The interviews were complemented by two global surveys over the course of several months in 2016, with the intent to gather qualitative and quantitative data from stakeholders, experts and Internet users around the world on the key forces of change driving the future of the Internet.

The first survey was comprised of open-ended questions in order to solicit input in parallel with the interviews and was used to identify the set of issues that our global community believes will drive change in the Internet in the future. From transformations of the Internet economy to the crippling effects of cyberattacks, 309 unique forces of change impacting the future of the Internet were identified. Through grouping of similar concepts and a screening based on impact and predictability of forces, Internet Society staff merged these 309 forces into a smaller subset of 37 uncertainties that formed the basis of Survey 2.

The second survey was targeted at gathering opinions on the likely direction (or inherent uncertainty) of these key forces of change identified in the first survey. These issues (or forces of change) were provided to survey respondents along with two sliding scales – one representing today, and one representing 2021. Respondents were asked to place a marker between two plausible extremes of how the issue could unfold, with the midpoint reflecting uncertainty. By comparing the placement of the market between the "Today" and "2021" sliders, we were able to gauge the direction of change.

The findings from the interviews and surveys were further consolidated into the six Drivers of Change and three Areas of Impact that guide this report.

Roundtables

The Internet Society organised over 10 roundtable discussions with our community from different regions to discuss in greater depth the initial findings. These included the following events/discussions:

  • Internet Society Board of Trustees, 2016
  • Internet Hall of Fame members (multiple video conferences)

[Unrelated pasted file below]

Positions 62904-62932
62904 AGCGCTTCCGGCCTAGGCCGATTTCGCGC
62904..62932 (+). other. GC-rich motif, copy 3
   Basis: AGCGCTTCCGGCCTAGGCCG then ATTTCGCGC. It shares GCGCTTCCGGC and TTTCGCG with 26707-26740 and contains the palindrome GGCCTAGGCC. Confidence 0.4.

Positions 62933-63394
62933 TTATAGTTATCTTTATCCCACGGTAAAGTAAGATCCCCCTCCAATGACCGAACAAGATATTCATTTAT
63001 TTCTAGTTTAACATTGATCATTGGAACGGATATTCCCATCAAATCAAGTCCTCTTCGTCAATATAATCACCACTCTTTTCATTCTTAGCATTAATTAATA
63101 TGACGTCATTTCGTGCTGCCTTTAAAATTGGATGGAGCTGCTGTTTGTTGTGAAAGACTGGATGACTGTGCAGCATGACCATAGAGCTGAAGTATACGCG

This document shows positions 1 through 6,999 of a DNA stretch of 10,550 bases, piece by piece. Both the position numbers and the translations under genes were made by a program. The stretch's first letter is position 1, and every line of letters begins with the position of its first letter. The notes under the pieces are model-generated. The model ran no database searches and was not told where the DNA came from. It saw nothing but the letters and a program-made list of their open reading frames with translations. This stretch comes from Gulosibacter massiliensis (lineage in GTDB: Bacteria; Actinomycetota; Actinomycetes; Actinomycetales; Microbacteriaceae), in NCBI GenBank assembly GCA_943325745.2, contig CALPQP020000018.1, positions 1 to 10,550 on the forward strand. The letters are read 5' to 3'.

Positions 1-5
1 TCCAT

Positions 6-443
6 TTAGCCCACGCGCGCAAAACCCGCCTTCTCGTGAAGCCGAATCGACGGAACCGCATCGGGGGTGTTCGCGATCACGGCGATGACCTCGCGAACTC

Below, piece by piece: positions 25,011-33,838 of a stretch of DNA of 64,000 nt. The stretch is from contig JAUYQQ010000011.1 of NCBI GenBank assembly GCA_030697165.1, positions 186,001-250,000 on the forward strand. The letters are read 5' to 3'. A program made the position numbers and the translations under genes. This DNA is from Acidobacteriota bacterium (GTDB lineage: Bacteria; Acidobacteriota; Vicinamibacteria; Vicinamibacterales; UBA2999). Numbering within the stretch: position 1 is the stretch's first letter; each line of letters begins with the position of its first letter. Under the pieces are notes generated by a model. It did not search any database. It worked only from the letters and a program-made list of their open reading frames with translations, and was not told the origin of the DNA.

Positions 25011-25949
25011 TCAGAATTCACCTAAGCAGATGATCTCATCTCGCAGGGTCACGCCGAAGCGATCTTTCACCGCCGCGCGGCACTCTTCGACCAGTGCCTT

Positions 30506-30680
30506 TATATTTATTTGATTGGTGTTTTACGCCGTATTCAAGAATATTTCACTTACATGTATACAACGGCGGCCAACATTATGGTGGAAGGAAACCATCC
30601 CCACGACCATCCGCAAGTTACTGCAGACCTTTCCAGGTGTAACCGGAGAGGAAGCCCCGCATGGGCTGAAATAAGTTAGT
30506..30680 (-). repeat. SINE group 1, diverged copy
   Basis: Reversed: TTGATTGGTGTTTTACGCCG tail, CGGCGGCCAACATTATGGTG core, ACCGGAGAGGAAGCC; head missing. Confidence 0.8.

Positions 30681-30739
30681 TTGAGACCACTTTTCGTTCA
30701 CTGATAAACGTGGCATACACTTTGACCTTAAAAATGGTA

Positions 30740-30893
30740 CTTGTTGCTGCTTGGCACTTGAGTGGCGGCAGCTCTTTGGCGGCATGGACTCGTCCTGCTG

• Internet Governance Forum 2016, Open Forum
  • IETF Policy Makers Roundtable
  • IETF 95 & IETF 98
  • Internet Society all-staff meeting, 2016
  • Internet Society Organisational Members Briefing, IETF 98
  • RightsCon Brussels 2017 Chapter calls:  Youth SIG, Africa (English & French), Latin America
  • Chapter meeting, Oman
  • Caribbean Chapter roundtable, ARIN 39

Regional surveys

In order to ensure that there was greater depth of information from Asia-Pacific and Africa, we followed up with two surveys to supplement the regional input on the emerging security and trust divide, and artificial intelligence.

Interview questions:

  1. Do you see a linkage between cybersecurity/cybercrime and peoples’ ability to access and use the Internet?
  2. To what degree will trust impact peoples’ ability to access and use the Internet? Will there be a difference between or within countries?
  3. What do you think the policy responses from governments to cyberattacks will be?
  4. How will government responses to cyberattacks impact the open Internet?
  5. How will governments respond to the increased use and deployment of Artificial Intelligence and the Internet of Things?
  6. What are the implications of the above for society?

Recommendations survey

In June 2017, the Internet Society issued a final survey to seek input on a set of recommendations to address the challenges and opportunities identified in the Drivers of Change and Areas of Impact. These served to complement and inspire recommendations developed by Internet Society staff.